We are committed mask wearers and social distancers at The Buckley School—and perhaps you’ve experienced some the same minor frustrations we have when trying to speak from behind the mask.
"When I make the rare trip to the grocery store, I struggle when I try to place an order in the meat department. Those poor people can never understand me. I wind up ordering the way I ask for directions in a foreign country—using lots of pointing and body language,” says The Buckley School's Jenny Maxwell.
"I've never felt more like Charlie Brown's teacher,” says Buckley director Karen Kalutz.
We tell our public speaking students that audiences not only listen to but also read the speaker. It's why we’ve asked people to pull their hair back from their faces. Mr. Buckley even used to encourage men to trim back facial hair to better show their lips, all in order to make it easier for a speaker to be understood.
So masks not only muffle sound, they take away some of those visual cues our listeners are counting on.
What to do?
Dr. Patricia Johnson, a professor of speech and hearing at UNC School of Medicine says there’s one thing you shouldn’t do. Don’t shout. “Shouting can make it worse even though that’s our first instinct when we’re trying to help someone hear,” she says, in an article published by UNC Health Talk.
She also explains how our masks do more than muffle:
The physical barrier actually changes the sound waves that are reaching your ear. High pitches aren't able to make it through the material, so you start losing access to consonants, particularly "f," "s," "sh," "th," which carry a lot of the weight in the clarity of the words that we hear.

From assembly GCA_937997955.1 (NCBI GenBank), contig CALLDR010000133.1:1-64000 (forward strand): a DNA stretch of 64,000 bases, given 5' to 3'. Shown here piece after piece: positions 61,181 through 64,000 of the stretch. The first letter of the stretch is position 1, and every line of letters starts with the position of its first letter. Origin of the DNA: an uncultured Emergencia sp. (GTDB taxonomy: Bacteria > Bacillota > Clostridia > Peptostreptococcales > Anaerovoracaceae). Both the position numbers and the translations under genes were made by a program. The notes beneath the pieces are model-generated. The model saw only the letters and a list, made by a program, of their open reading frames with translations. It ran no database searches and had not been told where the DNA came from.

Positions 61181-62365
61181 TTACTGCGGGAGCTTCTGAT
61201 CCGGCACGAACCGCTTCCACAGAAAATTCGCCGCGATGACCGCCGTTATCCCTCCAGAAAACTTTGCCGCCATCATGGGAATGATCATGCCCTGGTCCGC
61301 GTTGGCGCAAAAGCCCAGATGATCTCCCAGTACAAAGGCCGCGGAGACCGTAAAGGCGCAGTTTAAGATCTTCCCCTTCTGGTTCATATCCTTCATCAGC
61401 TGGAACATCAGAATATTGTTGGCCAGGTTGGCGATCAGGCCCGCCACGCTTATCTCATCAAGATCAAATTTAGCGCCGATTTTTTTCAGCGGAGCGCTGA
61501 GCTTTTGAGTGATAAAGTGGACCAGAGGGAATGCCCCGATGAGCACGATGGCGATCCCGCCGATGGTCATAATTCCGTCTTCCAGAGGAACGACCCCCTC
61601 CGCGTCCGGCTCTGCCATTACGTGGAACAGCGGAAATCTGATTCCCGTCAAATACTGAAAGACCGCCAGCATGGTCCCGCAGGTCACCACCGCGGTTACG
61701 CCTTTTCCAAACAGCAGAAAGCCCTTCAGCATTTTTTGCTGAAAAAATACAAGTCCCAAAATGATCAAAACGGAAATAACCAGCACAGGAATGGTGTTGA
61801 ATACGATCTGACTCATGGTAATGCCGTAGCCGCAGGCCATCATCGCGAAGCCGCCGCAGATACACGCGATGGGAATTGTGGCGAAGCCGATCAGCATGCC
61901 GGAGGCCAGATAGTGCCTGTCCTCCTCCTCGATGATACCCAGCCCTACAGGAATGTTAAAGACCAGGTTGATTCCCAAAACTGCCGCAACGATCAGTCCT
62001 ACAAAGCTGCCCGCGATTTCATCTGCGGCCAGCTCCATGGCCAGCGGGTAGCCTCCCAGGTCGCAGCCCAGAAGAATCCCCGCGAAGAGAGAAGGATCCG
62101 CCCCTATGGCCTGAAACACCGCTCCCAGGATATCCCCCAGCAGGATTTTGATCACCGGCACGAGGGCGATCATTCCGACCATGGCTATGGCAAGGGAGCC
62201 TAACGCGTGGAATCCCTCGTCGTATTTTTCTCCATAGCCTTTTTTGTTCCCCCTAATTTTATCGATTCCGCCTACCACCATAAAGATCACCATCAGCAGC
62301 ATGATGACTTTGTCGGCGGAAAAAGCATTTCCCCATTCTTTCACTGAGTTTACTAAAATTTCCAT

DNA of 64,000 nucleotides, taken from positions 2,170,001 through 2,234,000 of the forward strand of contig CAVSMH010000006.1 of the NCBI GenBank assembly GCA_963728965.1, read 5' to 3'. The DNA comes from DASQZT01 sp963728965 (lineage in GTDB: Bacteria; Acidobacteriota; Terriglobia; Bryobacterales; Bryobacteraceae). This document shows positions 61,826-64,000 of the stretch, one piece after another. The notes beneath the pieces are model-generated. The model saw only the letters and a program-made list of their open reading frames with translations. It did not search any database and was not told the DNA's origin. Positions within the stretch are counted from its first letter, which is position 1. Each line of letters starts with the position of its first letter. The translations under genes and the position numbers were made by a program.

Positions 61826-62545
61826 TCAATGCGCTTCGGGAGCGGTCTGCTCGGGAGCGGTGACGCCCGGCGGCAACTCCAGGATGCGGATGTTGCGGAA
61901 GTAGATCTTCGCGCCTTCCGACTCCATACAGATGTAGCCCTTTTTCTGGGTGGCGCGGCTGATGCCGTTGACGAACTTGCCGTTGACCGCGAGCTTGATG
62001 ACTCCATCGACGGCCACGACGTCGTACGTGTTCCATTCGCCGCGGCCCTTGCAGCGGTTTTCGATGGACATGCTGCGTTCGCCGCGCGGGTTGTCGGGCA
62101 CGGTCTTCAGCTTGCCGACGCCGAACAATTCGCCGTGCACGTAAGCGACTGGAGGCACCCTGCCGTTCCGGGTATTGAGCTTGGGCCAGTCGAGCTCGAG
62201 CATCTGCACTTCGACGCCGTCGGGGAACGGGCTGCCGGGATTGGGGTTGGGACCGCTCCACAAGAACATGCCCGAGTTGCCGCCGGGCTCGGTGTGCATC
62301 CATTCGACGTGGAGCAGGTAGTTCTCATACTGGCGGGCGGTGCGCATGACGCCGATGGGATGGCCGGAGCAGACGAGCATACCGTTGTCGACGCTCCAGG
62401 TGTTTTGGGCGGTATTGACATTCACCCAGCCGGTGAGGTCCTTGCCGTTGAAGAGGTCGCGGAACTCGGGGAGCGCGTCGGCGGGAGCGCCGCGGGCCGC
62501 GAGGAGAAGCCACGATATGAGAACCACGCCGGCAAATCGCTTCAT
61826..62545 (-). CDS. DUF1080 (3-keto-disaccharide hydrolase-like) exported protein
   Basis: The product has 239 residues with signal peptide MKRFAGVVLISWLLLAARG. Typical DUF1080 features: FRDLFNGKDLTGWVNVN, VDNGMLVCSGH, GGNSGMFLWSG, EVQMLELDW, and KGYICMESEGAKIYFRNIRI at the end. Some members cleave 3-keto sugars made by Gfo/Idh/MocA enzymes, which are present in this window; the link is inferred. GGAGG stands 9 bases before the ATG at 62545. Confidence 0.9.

With that information in mind, you might have better results if you:
Speak more precisely. Mushy diction is a common problem when public speaking is mask-free. Take your time and enunciate every consonant when you're wearing a mask and you'll have a better shot at being understood. You might also wind up being a better presenter without a mask, too.
Slow down and pause. It's easier to articulate every word when you’re not rushing. Pausing gives your listener a chance to decode what you just said, before you move on to the next thing. (And yes, we beg our public speaking students to control their pace and pause—so here’s another skill that speaking-while-masked can help you build.)
Use the nonverbal communication tools you do have. Gestures, expressions with your eyes and eyebrows, body language—those can help support what you're trying to say, just as they do when you're speaking from the stage.
Here's information on scientific experiments to measure how face masks change the way you sound…and you may be surprised by the findings.
This article from The Atlantic "Wear Your Marks and Stop Talking" makes the public health case for saying less and keeping your volume in check.
And if you'd like a face mask that features your favorite orator, check out this selection.
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